5. Wilco, The Whole Love. It is not our favorite Wilco album, but even a just-OK Wilco album has enough moments of pure rock-out joy to crack #5 on our list. The Whole Love may be a bit scattered, musically, so think of it as a Wilco smorgasbord and chow down on the good stuff (“Born Alone,” “I Might,” “One Sunday Morning (Song For Jane Smiley’s Boyfriend)”).


4. Fleet Foxes, Helplessness Blues. Nature make-out music. But it says something about this year’s list that we still don’t consider Helplessness Blues to be the prettiest album we heard all year. (Wait for #1. Wait for it.)


3. The Decemberists, The King Is Dead.  A little folk rock gem that borrows heavily from early R.E.M. (perhaps because Peter Buck turns up on three songs here), The King Is Dead is a beautifully concise set of ten songs that range from country to Americana to rock. It’s the first Decemberists’ album we actually wanted to listen to from start to finish.


2. Girl Talk, All DayTheoretically, anyone could sit in front of a computer and create these Frankenstein mash-ups. What Gregg Gillis does is provide just the right jolt of electricity to bring them to life, repurposing anything and everything that’s ever hit the Top 40 over the last five decades and providing a sort of Cliff’s Notes education in pop music while simultaneously creating great party music. When the current is flowing, as on the latter half of All Day, it makes for mesmerizing listening, especially if you’re ADD or running long distances. (Yes, we know this is technically a 2010 release, but we listened to it as much as any other album in 2011. And it was late 2010.)


1. Gillian Welch, The Harrow & The Harvest. Coming eight years after Soul Journey, The Harrow & The Harvest is intimate, lovely, often haunting. It veers into darker territory lyrically but never loses its gentle, easy grace. The ten songs compiled here sound timeless: simple, spare and evocative. The term “slow music” sounds a bit insulting, but we mean it in the best sense when we say that Welch writes some of the finest slow music out there.



“Born Alone,” Wilco. Boom goes the dynamite.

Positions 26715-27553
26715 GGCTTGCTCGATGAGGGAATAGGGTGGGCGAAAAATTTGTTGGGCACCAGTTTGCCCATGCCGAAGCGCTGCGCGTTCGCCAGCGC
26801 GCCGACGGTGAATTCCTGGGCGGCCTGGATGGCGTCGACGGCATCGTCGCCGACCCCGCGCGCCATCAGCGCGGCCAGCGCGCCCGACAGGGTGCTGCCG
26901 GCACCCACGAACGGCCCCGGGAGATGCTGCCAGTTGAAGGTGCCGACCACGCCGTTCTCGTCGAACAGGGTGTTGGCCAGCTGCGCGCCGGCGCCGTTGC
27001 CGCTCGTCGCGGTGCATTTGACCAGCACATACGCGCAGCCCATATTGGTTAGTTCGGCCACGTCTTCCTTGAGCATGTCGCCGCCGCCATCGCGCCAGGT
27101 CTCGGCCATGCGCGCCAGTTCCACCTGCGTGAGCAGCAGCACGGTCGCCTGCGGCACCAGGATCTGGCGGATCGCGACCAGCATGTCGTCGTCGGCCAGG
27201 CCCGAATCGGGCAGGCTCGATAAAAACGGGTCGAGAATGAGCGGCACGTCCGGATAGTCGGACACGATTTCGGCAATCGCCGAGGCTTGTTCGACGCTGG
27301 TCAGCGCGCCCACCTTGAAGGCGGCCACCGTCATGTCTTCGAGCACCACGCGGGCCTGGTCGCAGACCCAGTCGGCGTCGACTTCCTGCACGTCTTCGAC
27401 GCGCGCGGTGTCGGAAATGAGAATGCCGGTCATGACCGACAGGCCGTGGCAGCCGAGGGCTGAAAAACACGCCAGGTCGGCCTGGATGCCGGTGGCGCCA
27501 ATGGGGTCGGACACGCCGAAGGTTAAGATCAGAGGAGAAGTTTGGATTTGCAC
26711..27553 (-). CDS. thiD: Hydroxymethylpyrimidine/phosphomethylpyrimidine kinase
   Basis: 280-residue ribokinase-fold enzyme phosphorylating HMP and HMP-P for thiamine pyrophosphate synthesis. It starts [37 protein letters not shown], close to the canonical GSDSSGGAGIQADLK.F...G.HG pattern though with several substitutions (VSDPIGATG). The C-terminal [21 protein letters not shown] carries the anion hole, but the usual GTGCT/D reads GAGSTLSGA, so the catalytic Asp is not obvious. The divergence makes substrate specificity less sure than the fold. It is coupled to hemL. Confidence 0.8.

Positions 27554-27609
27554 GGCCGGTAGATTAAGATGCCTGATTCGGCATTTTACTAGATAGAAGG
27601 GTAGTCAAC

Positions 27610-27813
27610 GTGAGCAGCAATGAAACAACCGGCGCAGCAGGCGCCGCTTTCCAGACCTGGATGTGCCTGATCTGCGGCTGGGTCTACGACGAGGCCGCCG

“Second Song,” TV On The Radio. We were underwhelmed by Nine Types of Light, but not this track (even though “You” is the song off this album appearing on most critics’ lists).


“Go To Hell,” Raphael Saadiq. What starts as a confessional (“Here’s the situation, yes, the devil knows me well/See I’m trying to do my best not to go to hell”) turns into a soaring, full chorus refrain to “let love bring us together.”

“I Can’t Make You Love Me,” Bon Iver (covering Bonnie Raitt). From his appearance on “Late Night With Jimmy Fallon.”

“Oh My God,” Cults. Though we didn’t warm to the whole album, this track is instantly likable. Is it just us, or is there a creepy resemblance between Madeline Follin’s balloons exploding and the scene in Aliens where the Queen Alien’s body is shellacked with Lt. Ellen Ripley’s pulse rifle grenade blasts?

music, voreplay


We make nature make-out music.


We are not on Twitter, but for a little variety in your Voreplay this month, here are 140 character (or less) takes on the albums we’ve been spinning recently.


Adele, 21.  Watching to see if “Grey’s Anatomy” or “Desperate Housewives” features “Rumour Has It” 1st. #betterthantheKYDerby!

James Blake, James Blake.  Consider us dubstep skeptics. In fact, we refudiate dubstep. There.

Broken Bells, Meyrin Fields EP.  Danger Mouse sneezed and out came this EP. It was only four bucks.

Bill Callahan, Apocalypse.  Monotone delivery. Check. Campy lyrics. Check. Flute. Check. So why is Apocalypse so good?

Fleet Foxes, Helplessness Blues.  A 50-minute time capsule from 1972. This is what a field of wildflowers would listen to during a makeout session.

Mittie Root, Till The Cows Come Home.  Kids music that grown-ups can appreciate too. Like Pixar! By our friend Cindy Hostetler.

Raphael Saadiq, Stone Rollin’.  Sweet-sounding, timeless retro soul and R&B. h/t Erik Brueggemann. Yes please may we have another.

Radiohead, King of Limbs.  A minor contribution to the Radiohead canon, KoL is the sound of a band capable of great things noodling around. #creepyartwork!

tUnE-yArDs, w h o k i l l.  Weird capitalization and spacing are fair warning! This is quirky, radio-unfriendly but insistently catchy music. It’s growing on us.

TV On The Radio, Nine Types Of Light.  “Second Song” may be confused about what track it is (one), but it’s still a great song. #thesaxisback!

The Walkmen, Everyone Who Pretended To Like Me Is Gone.  The only Walkmen album we own, which needs to change after we heard them open for New Pos @ Bogarts. #Bogartssux


The sax is back!

music, voreplay